Chapter 11. Research

Research is formalized curiosity. It is poking and prying with a purpose.

Zora Neale Hurston

In this chapter, we’ll cover:

  • Integrating IA into the development process

  • How and why to study people, context, and content

  • Research methods including stakeholder interviews, heuristic evaluations, user testing, and card sorting

In the early days of website design, many companies employed a one-step process called “Code HTML.” Everyone wanted to jump right in and build the site. People had no patience for research or strategy. We remember one eager client asking us in the middle of a planning session, “So when are we going to start the real work?” Fortunately, after several years of painful lessons, there’s a growing realization that designing information environments is hard work and requires a phased approach, such as the one shown in Figure 11-1.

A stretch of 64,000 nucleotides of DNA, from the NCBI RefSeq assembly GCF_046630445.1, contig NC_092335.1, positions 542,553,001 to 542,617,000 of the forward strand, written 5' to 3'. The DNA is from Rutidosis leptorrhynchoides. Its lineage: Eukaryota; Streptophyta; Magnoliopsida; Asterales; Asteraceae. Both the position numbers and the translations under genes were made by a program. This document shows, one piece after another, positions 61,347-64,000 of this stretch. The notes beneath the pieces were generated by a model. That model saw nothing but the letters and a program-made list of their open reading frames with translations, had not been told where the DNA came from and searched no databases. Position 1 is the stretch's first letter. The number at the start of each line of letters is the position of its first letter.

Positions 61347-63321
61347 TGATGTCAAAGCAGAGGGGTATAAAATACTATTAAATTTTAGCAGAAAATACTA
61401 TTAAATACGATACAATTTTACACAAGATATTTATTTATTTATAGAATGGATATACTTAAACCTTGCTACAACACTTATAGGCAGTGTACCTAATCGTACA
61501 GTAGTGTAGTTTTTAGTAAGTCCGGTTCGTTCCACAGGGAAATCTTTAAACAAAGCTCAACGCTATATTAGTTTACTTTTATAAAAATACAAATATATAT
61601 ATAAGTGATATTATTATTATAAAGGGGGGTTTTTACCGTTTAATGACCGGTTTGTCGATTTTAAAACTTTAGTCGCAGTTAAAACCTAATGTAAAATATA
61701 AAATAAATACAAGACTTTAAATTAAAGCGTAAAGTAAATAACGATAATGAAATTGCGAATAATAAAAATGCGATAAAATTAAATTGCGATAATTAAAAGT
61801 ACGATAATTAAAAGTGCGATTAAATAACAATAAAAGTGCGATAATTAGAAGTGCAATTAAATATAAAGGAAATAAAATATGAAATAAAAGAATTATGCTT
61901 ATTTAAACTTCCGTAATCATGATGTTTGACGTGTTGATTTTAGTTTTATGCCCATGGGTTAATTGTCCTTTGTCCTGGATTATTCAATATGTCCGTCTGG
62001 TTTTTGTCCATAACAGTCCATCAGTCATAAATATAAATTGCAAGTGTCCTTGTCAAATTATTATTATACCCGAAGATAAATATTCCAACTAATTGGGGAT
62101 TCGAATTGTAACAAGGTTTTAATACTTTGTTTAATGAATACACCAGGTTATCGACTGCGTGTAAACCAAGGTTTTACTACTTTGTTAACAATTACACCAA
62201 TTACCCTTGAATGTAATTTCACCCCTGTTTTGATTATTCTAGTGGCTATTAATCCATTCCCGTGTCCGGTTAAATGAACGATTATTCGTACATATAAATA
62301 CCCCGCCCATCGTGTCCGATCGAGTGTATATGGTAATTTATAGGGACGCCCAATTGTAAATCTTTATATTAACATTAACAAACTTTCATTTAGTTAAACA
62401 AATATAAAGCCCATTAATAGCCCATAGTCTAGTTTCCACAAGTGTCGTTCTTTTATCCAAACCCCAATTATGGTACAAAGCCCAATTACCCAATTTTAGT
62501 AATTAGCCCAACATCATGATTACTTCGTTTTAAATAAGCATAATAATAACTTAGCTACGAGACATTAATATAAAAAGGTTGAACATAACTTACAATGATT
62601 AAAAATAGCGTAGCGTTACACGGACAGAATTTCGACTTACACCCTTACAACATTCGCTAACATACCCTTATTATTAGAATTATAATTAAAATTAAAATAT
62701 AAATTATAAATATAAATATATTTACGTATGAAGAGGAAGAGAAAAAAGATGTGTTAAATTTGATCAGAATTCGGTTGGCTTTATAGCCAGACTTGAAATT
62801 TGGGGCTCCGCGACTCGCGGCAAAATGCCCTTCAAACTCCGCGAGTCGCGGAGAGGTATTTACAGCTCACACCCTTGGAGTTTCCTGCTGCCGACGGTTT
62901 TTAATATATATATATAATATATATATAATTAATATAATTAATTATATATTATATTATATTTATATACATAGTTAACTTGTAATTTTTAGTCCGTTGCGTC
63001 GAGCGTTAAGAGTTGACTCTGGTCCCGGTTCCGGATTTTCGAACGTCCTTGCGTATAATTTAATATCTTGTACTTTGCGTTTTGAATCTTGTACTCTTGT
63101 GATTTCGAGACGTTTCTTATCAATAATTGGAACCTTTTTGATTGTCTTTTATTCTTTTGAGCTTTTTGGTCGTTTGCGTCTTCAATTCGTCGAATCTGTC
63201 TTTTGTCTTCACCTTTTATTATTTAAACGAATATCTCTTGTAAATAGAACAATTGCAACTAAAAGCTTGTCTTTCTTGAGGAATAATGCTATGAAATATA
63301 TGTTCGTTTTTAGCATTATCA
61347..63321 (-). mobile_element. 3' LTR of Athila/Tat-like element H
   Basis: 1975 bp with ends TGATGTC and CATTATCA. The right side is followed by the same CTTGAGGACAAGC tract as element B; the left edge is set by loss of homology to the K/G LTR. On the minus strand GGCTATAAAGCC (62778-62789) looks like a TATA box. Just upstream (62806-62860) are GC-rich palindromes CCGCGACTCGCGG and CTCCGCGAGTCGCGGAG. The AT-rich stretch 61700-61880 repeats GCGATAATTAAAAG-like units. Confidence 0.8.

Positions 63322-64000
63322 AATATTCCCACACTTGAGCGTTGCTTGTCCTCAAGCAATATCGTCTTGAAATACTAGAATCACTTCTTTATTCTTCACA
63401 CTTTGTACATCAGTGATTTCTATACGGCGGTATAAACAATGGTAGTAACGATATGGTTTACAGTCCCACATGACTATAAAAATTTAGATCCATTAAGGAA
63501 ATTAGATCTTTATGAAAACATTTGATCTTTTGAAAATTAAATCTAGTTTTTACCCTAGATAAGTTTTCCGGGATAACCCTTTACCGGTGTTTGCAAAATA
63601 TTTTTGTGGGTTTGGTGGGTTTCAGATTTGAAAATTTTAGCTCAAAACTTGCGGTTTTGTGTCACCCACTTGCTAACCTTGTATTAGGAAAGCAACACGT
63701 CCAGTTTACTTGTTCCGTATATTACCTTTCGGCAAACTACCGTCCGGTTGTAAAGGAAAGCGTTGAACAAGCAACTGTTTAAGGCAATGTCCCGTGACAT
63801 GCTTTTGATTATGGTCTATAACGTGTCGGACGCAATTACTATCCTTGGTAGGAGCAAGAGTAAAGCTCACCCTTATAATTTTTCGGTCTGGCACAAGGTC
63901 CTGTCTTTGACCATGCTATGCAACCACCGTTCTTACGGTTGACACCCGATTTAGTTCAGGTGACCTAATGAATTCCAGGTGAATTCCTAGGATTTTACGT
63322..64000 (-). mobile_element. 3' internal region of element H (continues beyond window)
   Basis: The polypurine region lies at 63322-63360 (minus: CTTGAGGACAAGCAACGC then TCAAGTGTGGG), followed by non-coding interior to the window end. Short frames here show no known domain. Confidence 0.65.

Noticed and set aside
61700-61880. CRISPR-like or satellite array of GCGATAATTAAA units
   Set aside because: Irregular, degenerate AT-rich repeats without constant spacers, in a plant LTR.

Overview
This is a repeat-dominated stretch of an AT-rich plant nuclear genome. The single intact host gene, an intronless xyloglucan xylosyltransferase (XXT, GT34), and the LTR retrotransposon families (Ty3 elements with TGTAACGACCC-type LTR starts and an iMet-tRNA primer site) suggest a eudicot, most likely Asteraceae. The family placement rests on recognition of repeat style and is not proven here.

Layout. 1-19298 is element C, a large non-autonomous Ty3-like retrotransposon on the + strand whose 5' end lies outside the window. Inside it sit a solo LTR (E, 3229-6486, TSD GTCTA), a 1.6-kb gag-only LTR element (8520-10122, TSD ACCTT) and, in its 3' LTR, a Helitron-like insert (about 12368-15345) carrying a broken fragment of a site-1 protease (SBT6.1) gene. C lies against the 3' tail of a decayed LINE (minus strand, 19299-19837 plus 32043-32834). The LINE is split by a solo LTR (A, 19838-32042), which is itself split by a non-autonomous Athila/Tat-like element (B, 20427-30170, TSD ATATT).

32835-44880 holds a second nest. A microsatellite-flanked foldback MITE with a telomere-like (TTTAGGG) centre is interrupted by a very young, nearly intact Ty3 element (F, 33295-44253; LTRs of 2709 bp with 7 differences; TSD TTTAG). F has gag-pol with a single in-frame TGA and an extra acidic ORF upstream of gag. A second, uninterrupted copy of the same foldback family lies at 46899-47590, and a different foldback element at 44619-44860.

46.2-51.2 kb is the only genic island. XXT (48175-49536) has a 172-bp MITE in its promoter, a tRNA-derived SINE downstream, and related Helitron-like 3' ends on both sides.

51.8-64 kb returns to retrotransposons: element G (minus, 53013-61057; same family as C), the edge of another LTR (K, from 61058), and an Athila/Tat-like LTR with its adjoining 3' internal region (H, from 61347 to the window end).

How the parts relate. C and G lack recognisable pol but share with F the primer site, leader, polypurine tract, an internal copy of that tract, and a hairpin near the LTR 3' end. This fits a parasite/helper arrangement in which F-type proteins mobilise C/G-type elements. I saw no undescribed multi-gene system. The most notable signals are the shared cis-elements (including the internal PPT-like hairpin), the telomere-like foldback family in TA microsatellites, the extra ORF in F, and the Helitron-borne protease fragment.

The process of information architecture development
Figure 11-1. The process of information architecture development

Now, you may be thinking, “This looks an awful lot like a waterfall process—and we’re agile!” In the case of information architecture, we believe this to be a false dilemma. Agile processes work best when the team knows the goal they’re reaching for. (“Are we building a cathedral, or a garage?”) Following the process outlined here helps the team understand the big picture that they are building toward. As with other aspects of the design, the information ...

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